Covid: Half of hospitalised patients still suffer from symptoms two years on – study

Long Covid victim discusses daily impact of virus

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Although there’s still much unknown about long Covid, this new study showed that symptoms can persist for years. The research, published in the journal Lancet Respiratory Medicine, followed people for up to two years after they were released from hospital.

The study found that many hospitalised Covid survivors still suffer from the long-term effects of the virus.

Even though both physical and mental health tend to improve over time, some can still remain symptomatic two years later.

The study suggests that a “fairly high” number of hospitalised patients struggle with poorer health compared to the general population.

Lead author, Prof Bin Cao, said: “Our findings indicate that for a certain proportion of hospitalised Covid-19 survivors, while they may have cleared the initial infection, more than two years is needed to recover fully.”

There’s still much unknown when it comes to the long-term health effects of coronavirus.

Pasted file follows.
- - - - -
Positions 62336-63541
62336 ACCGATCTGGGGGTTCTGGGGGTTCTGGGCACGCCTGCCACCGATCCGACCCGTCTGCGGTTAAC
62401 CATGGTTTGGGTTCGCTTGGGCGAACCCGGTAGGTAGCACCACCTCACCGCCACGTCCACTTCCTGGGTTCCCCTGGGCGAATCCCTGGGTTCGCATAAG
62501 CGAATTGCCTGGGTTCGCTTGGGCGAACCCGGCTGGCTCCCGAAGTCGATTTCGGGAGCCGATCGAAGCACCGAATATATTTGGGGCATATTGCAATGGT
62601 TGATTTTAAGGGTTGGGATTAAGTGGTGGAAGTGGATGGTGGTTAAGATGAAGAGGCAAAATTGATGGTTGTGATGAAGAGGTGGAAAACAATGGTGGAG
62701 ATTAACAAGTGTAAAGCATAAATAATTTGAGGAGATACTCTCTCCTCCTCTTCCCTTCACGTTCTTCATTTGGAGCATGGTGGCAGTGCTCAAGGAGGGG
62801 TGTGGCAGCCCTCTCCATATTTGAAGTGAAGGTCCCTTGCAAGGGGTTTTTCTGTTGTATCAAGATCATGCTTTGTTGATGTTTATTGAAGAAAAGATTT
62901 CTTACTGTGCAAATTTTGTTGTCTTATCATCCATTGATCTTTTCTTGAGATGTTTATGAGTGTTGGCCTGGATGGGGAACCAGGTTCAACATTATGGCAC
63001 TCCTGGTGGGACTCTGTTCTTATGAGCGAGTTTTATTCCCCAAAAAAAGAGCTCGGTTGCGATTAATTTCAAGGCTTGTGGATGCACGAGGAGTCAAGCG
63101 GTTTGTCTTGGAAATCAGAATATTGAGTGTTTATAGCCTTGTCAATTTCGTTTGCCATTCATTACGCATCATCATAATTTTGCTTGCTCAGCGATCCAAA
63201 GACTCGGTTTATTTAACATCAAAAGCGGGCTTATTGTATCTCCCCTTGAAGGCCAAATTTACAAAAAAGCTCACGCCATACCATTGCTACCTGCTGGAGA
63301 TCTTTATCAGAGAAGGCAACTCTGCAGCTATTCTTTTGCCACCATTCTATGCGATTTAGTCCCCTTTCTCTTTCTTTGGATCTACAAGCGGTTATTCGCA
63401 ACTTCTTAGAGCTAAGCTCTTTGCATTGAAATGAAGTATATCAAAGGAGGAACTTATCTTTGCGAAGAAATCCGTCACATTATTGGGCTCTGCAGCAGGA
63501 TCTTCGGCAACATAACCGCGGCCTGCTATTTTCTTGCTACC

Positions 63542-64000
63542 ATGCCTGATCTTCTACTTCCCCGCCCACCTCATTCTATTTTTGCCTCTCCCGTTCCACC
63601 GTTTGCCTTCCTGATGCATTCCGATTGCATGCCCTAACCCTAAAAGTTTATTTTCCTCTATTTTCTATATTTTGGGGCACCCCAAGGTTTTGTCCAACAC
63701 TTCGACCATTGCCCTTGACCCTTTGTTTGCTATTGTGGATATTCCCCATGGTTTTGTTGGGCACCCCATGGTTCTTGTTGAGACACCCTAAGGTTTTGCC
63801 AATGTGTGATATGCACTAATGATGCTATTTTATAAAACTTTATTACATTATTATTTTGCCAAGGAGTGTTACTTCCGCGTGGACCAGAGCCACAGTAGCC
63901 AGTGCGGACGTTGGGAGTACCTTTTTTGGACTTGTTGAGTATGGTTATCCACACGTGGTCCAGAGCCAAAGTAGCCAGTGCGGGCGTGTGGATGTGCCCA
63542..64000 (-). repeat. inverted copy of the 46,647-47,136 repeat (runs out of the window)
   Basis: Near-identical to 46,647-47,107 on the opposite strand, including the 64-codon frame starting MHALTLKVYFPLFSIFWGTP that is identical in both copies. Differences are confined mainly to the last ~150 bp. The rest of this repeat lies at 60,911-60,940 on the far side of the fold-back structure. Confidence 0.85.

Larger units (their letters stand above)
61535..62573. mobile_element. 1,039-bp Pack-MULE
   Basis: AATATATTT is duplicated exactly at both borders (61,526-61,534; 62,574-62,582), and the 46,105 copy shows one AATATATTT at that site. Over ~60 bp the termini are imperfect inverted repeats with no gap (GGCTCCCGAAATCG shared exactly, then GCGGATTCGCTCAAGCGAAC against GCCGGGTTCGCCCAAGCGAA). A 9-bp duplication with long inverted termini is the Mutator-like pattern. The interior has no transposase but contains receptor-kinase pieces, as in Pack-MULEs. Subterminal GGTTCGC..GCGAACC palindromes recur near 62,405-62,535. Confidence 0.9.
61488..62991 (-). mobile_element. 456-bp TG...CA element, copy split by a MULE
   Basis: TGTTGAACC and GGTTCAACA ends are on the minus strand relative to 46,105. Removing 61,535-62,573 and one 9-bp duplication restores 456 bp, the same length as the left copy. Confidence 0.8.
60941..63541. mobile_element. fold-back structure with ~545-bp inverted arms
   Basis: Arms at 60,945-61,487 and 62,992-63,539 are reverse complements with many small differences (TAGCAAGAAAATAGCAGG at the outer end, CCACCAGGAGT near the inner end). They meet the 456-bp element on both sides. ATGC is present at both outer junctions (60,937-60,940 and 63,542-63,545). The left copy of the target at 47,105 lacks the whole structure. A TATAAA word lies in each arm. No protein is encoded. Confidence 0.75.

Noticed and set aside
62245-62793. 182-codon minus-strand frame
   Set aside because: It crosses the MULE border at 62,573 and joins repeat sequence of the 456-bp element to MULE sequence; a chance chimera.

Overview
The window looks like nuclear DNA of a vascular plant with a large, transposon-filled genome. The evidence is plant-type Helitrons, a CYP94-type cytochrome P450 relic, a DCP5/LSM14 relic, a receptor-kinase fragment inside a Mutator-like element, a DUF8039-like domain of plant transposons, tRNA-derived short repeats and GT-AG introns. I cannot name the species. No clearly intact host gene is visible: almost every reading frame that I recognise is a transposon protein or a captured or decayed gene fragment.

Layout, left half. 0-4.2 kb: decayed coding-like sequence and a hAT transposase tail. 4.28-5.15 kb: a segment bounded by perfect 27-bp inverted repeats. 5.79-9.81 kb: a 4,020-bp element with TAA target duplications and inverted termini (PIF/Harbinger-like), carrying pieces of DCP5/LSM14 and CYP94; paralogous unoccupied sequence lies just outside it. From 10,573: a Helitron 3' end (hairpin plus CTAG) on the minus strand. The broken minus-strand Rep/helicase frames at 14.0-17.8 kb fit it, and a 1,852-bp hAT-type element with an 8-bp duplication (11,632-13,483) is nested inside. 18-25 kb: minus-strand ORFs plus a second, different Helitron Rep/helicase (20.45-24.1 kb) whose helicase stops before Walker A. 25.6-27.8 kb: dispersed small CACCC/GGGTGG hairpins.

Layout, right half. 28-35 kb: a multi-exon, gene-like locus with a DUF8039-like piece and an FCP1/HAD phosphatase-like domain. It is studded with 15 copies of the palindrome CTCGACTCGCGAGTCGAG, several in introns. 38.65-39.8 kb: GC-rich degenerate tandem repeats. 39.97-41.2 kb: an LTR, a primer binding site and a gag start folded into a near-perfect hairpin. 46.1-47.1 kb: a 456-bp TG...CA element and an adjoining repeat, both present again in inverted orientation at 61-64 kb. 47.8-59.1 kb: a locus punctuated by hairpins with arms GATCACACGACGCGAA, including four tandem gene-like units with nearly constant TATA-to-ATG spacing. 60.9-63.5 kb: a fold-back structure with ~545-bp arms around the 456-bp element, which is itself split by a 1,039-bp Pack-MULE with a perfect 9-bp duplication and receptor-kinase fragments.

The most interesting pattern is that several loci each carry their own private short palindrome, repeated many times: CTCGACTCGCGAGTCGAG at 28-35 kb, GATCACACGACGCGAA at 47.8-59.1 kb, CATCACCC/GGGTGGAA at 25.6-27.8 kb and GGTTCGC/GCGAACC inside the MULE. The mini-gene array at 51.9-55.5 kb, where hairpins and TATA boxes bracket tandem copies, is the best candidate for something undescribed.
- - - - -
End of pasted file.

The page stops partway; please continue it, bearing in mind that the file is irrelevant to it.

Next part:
However, this research represents the longest follow-up study to date, focusing on this topic.

The research looked at 1,192 patients discharged from Jin Yin-tan Hospital in Wuhan, China.

The average age was recorded at 57 years at discharge.

The researchers measured health outcomes six, 12 and two years after the initial symptom onset.

They conducted a variety of tests, including walking exercises, questionnaires, laboratory tests and more.

The research also included patients without Covid to determine the best results regarding the recovery status.

The six-month results saw 68 percent of patients still reporting at least one Covid symptom.

The two-year results found that 55 percent still suffered from symptoms.

Furthermore, one in 10 patients has not returned to work even after two years passed.

The most common long Covid symptoms were tiredness, muscle weakness and sleep issues, all reported by 31 percent of participants.

Other signs experienced by the hospitalised patients were:

  • Joint pain
  • Palpitations
  • Dizziness
  • Headaches.

In quality-of-life questionnaires, the patients also complained about pain or discomfort and anxiety or depression.

The study concluded: “Regardless of initial disease severity, COVID-19 survivors had longitudinal improvements in physical and mental health, with most returning to their original work within two years.

“However, the burden of symptomatic sequelae remained fairly high.

“COVID-19 survivors had a remarkably lower health status than the general population at two years.

“The study findings indicate that there is an urgent need to explore the pathogenesis of long COVID and develop effective interventions to reduce the risk of long COVID.”

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